5 Tips for Troubleshooting Your Refrigerator

When the fridge won't cool

Your refrigerator works hard every day to keep your beverages cold and provide safe storage for your cooked and uncooked food. Under the strain of this constant workload, even high-quality models can develop problems that reduce their function or stop them from working at all.

Some refrigerator problems are extensive or complicated and therefore call for expert troubleshooting and a repair performed by a trained service technician. However, you can also troubleshoot a number of other common problems yourself and make your own quick and easy fixes. Let’s look at five of the most useful and simple do-it-yourself repair solutions.

1. Clean Your Fridge’s Condenser Coils

Condenser coils are key to your refrigerator’s cooling capabilities. Essentially, these components, situated at the bottom, back, or top of your fridge, make it possible to pull the heat out of your unit’s refrigerant as this liquid/gas circulates through the system.

Over time, dust and dirt can accumulate on the coils’ surfaces, when this happens, heat builds up and your refrigerator gradually loses its ability to maintain cool temperatures. Eventually, this situation can lead to more extensive damage and a shortened fridge lifespan.

You can avoid unwanted heat buildup and other condenser coil-related issues by periodically cleaning these components. All you’ll need to complete this important task is an inexpensive coil-cleaning brush and a vacuum equipped with a nozzle attachment. After unplugging your fridge, push the specially designed brush through the coils to loosen the dust and dirt. Then use the vacuum to suck up the loosened debris.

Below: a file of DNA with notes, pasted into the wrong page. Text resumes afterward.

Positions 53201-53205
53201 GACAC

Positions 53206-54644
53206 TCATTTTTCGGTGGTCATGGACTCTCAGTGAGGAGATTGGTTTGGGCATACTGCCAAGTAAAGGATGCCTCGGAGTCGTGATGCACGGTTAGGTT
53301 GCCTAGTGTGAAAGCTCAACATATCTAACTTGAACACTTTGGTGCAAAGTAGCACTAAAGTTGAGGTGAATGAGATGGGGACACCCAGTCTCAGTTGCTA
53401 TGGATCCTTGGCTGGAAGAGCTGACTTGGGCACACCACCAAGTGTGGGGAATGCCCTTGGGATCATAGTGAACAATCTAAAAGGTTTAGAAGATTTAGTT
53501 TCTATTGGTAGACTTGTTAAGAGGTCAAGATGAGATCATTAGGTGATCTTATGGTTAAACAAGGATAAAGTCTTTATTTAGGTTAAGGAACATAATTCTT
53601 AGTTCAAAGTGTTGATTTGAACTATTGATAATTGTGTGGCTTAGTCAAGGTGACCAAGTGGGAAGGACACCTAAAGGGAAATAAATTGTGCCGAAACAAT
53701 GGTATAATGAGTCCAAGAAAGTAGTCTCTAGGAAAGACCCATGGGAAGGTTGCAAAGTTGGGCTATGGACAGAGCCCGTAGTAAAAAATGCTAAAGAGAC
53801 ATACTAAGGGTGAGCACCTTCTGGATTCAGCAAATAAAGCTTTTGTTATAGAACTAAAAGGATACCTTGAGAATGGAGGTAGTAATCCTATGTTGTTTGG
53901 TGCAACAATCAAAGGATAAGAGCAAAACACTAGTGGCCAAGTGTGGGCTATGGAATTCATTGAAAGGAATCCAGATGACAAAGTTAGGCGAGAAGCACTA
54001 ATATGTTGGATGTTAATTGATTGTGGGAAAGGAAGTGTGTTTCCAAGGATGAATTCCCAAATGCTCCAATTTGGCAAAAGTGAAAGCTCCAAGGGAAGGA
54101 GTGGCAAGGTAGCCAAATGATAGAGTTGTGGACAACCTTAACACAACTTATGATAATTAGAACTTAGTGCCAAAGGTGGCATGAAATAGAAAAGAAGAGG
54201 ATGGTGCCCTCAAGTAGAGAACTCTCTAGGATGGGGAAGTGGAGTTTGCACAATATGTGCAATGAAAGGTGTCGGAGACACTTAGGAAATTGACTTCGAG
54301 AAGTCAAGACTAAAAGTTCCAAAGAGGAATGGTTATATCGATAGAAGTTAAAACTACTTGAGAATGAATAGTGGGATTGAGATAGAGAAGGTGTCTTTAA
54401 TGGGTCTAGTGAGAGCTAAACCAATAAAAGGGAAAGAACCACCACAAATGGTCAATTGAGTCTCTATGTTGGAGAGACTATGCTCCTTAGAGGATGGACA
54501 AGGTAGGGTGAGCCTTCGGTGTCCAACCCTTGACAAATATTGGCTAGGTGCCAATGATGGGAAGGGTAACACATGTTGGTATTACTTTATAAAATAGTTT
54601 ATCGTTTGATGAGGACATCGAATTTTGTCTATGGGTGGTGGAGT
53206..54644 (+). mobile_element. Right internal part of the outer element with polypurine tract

2. Clean Your Fridge’s Condenser Fan

If your refrigerator has condenser coils mounted on the bottom or top of the unit, it needs some way to vent the heat pulled from the coils during normal operation. (Fridges with rear-mounted coils don’t share this need as long as they have proper clearance from your kitchen wall.) This is the job of the condenser fan. However, because of their location, condenser fans can suffer from the same dirt- and dust-related issues that affect the condenser coils.

If the condenser fan can’t perform its work efficiently, you can experience the same types of issues that occur when dust and dirt accumulate on the coils’ surfaces. Use your refrigerator’s owner’s manual to locate the position of the condenser fan. After unplugging the unit, remove the grill covering this location and wipe down the fan blades. Also look for and remove anything else that could get sucked into the fan when you turn the fridge back on.

3. Clean Your Fridge’s Door Gasket

The door gasket on your refrigerator is the strip of raised material that runs around the door’s inner perimeter. When you close the door, this material pushes against the body of the fridge and produces a tight seal. In turn, this seal prevents leakage and helps ensure that the cool air stays on the inside where it’s needed.

Problems can arise if you spill any kind of sticky substance (e.g., jelly or syrup) on the gasket or on its corresponding spot on the door frame. Basically, the increase in stickiness can make it significantly more difficult to break the gasket seal when you try to open the door.